Published July 25, 2012
Yes, spring is a slow period for Apple (AAPL) and its fiscal third-quarter results reflected that. It was that way last year as well because the new iPhone debuts in the autumn. But how rapidly has Apple’s annualized sales growth slowed down since last spring? Real quick.
In the spring of 2011, Apple racked up 63-71% sales growth in the Americas, Europe and Japan. Asia-Pacific growth clocked in at a torrid 240% as the iPhone found important new distribution channels. Everyone knew that those growth rates simply had to come down, but the speed of the slowdown is a shock.
Europe’s annualized revenue growth was merely 17% in the spring of 2012. Growth in Americas was 26% and growth in Asia-Pacific 25%.
Those are healthy numbers. But here’s the kicker: just one quarter earlier, Japan growth topped 90% and Asia-Pacific 110%. Americas and Europe were still growing at better than 40% each.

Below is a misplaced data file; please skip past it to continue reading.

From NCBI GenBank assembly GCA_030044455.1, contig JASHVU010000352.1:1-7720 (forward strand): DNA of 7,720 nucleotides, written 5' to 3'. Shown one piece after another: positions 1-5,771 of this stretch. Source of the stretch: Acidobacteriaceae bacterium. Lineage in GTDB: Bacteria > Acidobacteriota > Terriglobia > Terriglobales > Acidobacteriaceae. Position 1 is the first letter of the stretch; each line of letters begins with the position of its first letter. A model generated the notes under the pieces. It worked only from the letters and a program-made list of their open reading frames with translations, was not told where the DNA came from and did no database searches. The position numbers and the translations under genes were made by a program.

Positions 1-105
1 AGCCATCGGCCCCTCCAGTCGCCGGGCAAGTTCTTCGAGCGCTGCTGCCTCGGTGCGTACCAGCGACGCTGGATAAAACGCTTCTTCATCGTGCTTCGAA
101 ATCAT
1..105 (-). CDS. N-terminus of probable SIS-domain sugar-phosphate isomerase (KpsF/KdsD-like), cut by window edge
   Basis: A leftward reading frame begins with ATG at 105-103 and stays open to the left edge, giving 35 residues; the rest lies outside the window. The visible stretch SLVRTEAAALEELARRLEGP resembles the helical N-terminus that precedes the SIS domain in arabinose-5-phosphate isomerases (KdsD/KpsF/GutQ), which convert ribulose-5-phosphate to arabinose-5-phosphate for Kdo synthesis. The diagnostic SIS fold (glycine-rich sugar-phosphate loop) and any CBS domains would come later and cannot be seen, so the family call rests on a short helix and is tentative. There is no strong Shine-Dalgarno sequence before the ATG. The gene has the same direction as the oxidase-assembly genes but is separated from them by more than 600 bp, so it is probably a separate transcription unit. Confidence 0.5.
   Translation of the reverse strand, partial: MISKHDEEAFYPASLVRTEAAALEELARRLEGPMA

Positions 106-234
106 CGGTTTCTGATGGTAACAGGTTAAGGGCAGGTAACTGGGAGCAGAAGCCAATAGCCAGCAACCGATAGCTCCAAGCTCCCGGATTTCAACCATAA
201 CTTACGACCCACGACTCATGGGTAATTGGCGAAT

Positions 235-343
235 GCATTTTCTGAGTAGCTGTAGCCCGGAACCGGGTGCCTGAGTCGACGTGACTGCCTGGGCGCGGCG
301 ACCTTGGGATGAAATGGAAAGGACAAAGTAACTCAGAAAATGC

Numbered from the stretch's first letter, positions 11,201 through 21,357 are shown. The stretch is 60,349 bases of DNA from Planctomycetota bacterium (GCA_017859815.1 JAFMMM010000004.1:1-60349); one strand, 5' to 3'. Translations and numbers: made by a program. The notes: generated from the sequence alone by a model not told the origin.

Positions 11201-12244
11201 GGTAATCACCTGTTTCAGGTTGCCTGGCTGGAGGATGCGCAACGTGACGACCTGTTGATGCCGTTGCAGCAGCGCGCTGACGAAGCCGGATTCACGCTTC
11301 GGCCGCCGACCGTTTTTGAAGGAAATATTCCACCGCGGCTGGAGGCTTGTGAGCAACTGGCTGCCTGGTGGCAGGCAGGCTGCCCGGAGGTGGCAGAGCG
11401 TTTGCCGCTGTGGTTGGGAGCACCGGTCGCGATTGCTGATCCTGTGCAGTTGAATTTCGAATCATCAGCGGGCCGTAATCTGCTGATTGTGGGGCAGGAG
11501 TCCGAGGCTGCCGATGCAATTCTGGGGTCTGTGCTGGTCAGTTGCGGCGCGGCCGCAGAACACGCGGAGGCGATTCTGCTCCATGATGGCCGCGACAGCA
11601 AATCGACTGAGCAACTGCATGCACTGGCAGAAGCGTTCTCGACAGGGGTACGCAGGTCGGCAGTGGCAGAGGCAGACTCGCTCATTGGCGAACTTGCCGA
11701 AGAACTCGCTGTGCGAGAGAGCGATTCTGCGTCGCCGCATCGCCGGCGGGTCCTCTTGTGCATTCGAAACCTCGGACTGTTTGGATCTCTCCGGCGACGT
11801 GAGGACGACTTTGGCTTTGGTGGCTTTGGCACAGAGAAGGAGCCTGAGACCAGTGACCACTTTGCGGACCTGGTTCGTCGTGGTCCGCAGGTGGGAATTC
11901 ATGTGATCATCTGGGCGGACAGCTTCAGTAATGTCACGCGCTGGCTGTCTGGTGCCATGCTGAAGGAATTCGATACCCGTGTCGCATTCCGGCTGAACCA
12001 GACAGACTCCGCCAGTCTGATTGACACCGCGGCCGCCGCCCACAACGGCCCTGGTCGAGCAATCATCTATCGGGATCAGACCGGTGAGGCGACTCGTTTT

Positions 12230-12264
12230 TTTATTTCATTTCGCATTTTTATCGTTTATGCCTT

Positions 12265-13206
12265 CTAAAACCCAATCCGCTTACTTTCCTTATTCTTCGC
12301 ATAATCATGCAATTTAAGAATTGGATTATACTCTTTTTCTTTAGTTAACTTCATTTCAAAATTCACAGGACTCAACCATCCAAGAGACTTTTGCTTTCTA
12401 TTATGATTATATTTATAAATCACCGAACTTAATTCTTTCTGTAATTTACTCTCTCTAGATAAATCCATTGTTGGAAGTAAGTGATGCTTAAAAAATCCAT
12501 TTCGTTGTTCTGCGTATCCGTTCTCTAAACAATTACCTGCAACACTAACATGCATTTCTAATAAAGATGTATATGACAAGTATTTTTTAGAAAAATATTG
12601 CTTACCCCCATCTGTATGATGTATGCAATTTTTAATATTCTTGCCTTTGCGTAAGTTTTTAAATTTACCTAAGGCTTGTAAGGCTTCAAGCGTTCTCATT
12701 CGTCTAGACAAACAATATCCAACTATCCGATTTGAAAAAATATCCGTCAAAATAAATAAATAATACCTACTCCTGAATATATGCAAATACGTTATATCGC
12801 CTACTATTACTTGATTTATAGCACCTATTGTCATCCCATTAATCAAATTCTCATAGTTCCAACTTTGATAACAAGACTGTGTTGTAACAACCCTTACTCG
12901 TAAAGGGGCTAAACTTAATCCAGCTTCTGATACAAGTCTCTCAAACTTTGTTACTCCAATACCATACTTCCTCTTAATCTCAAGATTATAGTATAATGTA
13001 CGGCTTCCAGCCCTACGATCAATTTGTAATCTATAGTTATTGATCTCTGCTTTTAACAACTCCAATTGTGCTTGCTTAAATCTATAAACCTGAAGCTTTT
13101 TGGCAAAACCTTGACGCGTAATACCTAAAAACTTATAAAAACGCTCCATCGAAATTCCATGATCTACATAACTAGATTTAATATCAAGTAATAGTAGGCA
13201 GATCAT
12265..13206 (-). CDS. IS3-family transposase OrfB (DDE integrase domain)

So not only is Apple falling off its March quarter growth faster than expected, the rapid cooling is evident simultaneously in North America, Europe and Asia — all major regions, even though Europe clearly is suffering worst due to its latest financial convulsions. This just might be an old-fashioned maturing of a business globally. You cannot blame this miss on seasonal factors, because what matters here are the year-on-year comparisons – and the iPhone aged as rapidly this year as it did last year.
Or did it? Perhaps the phenomenal strength of the Samsung Galaxy S III in June and July finally dented Apple’s smartphone momentum measurably. Samsung hit the 10 million unit sales mark in two months this summer, much faster than what the previous Galaxy managed — it took the Galaxy S II six months to hit that mark.
The autumn quarter will be simply fascinating, particularly if the next iPhone hits the stores after the quarter closes. Apple is now facing the Skylla and Charybdis of the European debt crisis and Samsung’s emergence as a real rival. We may well finally see some real iPhone price aggression from Apple in emerging markets come next winter.